It’s interesting to see experimental music tackled this way. There’s so much happening on ‘Compassion Fatigue (1-8)’, yet so much of it works incredibly well in the context of the album. Each experimental trait and idea has bee executed so brilliantly, with the album’s main rule of thumb making for an incredibly interesting experience. It’s interesting to hear how the album progresses, giving it an element that sucks in the listener. It’s been pulled off very well, and is certainly a good indicator of level of creative ideas Ashley Reaks is capable of. This is brilliant experimental music, and the type one would love to hear more of.

Album Rating:

  • ★★★★☆  4/5

Selected Songs:

  • The World The Dead Have Made For Us
  • Wrong ‘Un
  • Joyless Joy
  • Disconnected

Ashley Reaks’ latest album ‘Compassion Fatigue (1-8)’ is out now. 

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Japonesque – Sienná

A delightful blend of electronic treatments and styles find themselves being intertwined with traditional sounding Japanese styles, creating the very interesting album that is ‘Japonesque’ by Sienná. Sienná demonstrate and present a very interesting style of music on their latest album that is certainly an enjoyable album experience. The fusion of styles on ‘Japonesque’ works very well for the most part, with many of the songs sounding very relaxed and natural. It’s an interesting album experience that seems to work well for the most part but it is perhaps marred by a few weak elements that have somehow worked their own way into the album.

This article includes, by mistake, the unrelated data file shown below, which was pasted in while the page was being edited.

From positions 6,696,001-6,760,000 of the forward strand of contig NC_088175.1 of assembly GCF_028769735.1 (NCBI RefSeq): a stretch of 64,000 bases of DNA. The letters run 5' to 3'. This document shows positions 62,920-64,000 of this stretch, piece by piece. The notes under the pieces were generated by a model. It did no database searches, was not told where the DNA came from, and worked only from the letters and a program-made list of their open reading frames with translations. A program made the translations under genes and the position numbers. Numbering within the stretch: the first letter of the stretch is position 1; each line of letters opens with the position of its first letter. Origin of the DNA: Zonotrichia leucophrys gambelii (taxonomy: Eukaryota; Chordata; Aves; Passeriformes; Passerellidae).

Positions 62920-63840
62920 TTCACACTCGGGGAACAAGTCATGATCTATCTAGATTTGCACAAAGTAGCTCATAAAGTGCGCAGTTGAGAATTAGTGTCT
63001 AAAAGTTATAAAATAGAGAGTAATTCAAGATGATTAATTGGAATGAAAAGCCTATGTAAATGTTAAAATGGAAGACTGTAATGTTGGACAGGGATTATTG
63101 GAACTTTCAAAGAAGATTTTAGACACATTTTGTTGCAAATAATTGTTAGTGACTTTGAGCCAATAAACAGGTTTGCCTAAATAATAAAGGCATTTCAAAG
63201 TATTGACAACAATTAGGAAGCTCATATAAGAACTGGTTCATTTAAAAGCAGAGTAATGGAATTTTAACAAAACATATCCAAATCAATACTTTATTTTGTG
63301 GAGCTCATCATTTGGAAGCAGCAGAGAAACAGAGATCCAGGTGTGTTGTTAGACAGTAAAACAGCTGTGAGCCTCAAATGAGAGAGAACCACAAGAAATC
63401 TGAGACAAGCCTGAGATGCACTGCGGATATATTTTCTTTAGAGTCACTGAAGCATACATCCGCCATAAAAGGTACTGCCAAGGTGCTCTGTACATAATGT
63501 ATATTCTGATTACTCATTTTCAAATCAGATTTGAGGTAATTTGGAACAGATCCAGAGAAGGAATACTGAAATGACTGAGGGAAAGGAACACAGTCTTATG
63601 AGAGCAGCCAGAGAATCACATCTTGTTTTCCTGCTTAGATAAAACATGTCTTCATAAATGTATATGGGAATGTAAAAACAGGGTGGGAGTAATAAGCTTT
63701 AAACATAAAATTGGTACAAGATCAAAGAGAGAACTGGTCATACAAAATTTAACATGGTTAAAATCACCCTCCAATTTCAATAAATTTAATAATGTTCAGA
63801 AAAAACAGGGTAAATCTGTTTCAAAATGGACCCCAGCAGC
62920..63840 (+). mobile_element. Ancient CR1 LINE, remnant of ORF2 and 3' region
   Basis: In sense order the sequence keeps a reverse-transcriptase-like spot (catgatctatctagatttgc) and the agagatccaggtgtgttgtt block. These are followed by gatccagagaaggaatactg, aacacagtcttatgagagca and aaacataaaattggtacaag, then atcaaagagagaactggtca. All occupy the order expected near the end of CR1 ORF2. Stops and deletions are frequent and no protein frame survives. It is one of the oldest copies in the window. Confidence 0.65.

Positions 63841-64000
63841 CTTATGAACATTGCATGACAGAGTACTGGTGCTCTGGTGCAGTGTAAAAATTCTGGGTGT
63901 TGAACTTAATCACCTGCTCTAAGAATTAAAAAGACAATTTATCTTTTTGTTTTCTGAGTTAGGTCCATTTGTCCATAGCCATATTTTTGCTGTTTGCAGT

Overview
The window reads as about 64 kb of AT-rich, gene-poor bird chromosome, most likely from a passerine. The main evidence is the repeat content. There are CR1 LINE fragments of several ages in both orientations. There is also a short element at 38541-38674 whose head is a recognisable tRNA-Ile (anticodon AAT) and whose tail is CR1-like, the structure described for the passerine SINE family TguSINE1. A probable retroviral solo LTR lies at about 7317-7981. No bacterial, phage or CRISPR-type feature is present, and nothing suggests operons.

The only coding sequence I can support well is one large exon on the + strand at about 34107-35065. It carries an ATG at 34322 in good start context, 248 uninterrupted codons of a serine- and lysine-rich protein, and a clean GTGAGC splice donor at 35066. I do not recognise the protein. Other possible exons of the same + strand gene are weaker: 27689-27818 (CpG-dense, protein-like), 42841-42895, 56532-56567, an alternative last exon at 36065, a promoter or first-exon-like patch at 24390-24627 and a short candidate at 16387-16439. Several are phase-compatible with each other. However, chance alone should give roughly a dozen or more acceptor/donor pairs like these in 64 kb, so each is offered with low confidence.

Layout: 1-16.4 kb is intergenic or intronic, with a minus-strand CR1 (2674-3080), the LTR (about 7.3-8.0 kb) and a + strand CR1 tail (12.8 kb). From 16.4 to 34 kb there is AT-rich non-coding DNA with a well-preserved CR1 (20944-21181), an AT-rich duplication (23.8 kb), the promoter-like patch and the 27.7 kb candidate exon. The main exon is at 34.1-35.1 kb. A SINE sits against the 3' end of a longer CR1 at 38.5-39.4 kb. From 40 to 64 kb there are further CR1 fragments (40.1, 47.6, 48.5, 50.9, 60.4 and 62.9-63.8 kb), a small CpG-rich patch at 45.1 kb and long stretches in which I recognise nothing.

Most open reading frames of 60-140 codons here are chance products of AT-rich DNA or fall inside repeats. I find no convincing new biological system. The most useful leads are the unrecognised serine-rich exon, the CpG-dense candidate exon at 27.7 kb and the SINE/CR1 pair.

Sienná definitely demonstrate some great ideas on ‘Japonesque’, which is certainly more creative than many bands working within similar genres. Wonderful traditional sounding Japanese elements find themselves fused together with electronic beats, creating a sort of oddly relaxing yet pumped-up music experience. The album’s highlights are certainly the tracks where we the Japanese elements are the dominant elements within the music, as the wonderful ways in which the music fuses together with other elements is simply a great musical experience. It all seems to work well for the most part, with the fused elements showcasing Sienná in a great light.